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The spread of true and false news online

Overview of attention for article published in Science, March 2018
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About this Attention Score

  • In the top 5% of all research outputs scored by Altmetric
  • One of the highest-scoring outputs from this source (#2 of 63,148)
  • High Attention Score compared to outputs of the same age (99th percentile)
  • High Attention Score compared to outputs of the same age and source (99th percentile)

Citations

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437 Dimensions

Readers on

mendeley
1395 Mendeley
citeulike
5 CiteULike
Title
The spread of true and false news online
Published in
Science, March 2018
DOI 10.1126/science.aap9559
Pubmed ID
Authors

Soroush Vosoughi, Deb Roy, Sinan Aral

Abstract

We investigated the differential diffusion of all of the verified true and false news stories distributed on Twitter from 2006 to 2017. The data comprise ~126,000 stories tweeted by ~3 million people more than 4.5 million times. We classified news as true or false using information from six independent fact-checking organizations that exhibited 95 to 98% agreement on the classifications. Falsehood diffused significantly farther, faster, deeper, and more broadly than the truth in all categories of information, and the effects were more pronounced for false political news than for false news about terrorism, natural disasters, science, urban legends, or financial information. We found that false news was more novel than true news, which suggests that people were more likely to share novel information. Whereas false stories inspired fear, disgust, and surprise in replies, true stories inspired anticipation, sadness, joy, and trust. Contrary to conventional wisdom, robots accelerated the spread of true and false news at the same rate, implying that false news spreads more than the truth because humans, not robots, are more likely to spread it.

Twitter Demographics

The data shown below were collected from the profiles of 8,195 tweeters who shared this research output. Click here to find out more about how the information was compiled.

Mendeley readers

The data shown below were compiled from readership statistics for 1,395 Mendeley readers of this research output. Click here to see the associated Mendeley record.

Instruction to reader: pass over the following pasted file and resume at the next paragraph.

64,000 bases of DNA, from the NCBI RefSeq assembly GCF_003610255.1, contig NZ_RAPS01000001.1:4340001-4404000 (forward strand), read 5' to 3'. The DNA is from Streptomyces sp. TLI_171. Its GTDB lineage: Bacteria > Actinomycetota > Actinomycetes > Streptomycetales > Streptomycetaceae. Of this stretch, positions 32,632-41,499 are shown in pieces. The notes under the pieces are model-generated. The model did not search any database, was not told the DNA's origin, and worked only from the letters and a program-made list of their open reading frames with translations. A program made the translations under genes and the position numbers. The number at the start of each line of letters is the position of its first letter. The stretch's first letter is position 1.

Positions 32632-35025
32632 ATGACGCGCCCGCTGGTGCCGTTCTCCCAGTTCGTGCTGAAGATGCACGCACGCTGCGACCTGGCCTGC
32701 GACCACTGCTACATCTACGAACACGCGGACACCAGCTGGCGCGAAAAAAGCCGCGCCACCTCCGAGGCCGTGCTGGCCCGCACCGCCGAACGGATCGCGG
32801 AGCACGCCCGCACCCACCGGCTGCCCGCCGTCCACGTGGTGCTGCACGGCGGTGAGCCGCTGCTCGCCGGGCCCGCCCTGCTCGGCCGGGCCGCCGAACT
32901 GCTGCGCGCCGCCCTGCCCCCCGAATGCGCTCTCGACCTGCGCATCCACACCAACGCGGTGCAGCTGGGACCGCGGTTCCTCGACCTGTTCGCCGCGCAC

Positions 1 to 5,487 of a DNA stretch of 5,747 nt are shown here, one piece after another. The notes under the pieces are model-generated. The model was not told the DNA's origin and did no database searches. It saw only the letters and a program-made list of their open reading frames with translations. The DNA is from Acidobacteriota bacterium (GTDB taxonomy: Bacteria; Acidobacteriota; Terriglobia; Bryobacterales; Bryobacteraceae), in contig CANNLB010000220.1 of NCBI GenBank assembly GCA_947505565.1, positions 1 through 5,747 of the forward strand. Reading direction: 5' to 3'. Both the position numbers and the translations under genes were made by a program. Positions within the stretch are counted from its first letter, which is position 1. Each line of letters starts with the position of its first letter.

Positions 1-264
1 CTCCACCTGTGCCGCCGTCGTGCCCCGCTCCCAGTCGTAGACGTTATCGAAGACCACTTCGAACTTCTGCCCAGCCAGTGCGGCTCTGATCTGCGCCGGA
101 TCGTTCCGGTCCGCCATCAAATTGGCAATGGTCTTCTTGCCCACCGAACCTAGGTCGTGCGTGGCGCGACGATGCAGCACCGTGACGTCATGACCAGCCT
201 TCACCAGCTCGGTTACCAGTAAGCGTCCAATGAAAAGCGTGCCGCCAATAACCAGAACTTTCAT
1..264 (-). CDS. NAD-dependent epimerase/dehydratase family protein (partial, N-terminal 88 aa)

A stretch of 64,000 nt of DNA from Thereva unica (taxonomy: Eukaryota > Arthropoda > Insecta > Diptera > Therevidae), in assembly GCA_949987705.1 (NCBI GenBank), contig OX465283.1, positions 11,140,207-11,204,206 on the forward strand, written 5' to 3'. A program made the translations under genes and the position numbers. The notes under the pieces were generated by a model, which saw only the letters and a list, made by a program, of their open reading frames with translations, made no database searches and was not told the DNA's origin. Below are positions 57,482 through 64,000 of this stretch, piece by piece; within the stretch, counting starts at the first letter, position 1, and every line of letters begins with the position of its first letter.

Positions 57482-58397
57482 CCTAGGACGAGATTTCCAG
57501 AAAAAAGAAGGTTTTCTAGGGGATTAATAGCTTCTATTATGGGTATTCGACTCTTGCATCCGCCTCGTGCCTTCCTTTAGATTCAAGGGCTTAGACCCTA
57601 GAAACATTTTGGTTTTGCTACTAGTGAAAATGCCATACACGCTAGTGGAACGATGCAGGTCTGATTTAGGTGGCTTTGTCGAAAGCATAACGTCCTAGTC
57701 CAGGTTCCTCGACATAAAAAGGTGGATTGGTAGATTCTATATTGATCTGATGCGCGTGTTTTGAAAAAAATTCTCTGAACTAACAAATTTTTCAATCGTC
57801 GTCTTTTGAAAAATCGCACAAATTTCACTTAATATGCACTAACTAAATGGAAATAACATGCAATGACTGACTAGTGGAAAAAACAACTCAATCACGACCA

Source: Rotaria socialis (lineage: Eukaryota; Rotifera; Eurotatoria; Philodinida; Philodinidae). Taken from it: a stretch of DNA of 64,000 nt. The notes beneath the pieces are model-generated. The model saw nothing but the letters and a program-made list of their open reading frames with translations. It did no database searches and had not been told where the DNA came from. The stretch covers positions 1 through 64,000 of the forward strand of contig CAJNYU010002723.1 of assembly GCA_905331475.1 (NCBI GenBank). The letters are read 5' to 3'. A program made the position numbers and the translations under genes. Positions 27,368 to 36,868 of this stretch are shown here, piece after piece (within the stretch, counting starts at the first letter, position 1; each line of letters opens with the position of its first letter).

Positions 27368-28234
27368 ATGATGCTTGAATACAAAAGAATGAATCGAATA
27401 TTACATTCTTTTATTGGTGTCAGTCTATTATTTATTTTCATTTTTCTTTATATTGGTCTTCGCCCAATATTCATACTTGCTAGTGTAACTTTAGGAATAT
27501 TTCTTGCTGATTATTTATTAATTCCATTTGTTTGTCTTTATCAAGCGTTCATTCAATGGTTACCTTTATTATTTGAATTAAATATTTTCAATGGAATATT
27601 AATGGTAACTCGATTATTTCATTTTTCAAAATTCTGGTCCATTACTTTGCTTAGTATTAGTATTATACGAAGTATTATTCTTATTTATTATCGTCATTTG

Geographical breakdown

Country Count As %
Unknown 1395 100%

Demographic breakdown

Readers by professional status Count As %
Student > Ph. D. Student 285 20%
Student > Master 227 16%
Unspecified 175 13%
Student > Bachelor 173 12%
Researcher 167 12%
Other 367 26%
Unknown 1 <1%
Readers by discipline Count As %
Social Sciences 266 19%
Unspecified 247 18%
Computer Science 222 16%
Psychology 117 8%
Arts and Humanities 91 7%
Other 451 32%
Unknown 1 <1%

Attention Score in Context

This research output has an Altmetric Attention Score of 9823. This is our high-level measure of the quality and quantity of online attention that it has received. This Attention Score, as well as the ranking and number of research outputs shown below, was calculated when the research output was last mentioned on 18 November 2019.
All research outputs
#6
of 13,864,239 outputs
Outputs from Science
#2
of 63,148 outputs
Outputs of similar age
#1
of 275,611 outputs
Outputs of similar age from Science
#1
of 1,080 outputs
Altmetric has tracked 13,864,239 research outputs across all sources so far. Compared to these this one has done particularly well and is in the 99th percentile: it's in the top 5% of all research outputs ever tracked by Altmetric.
So far Altmetric has tracked 63,148 research outputs from this source. They typically receive a lot more attention than average, with a mean Attention Score of 45.2. This one has done particularly well, scoring higher than 99% of its peers.
Older research outputs will score higher simply because they've had more time to accumulate mentions. To account for age we can compare this Altmetric Attention Score to the 275,611 tracked outputs that were published within six weeks on either side of this one in any source. This one has done particularly well, scoring higher than 99% of its contemporaries.
We're also able to compare this research output to 1,080 others from the same source and published within six weeks on either side of this one. This one has done particularly well, scoring higher than 99% of its contemporaries.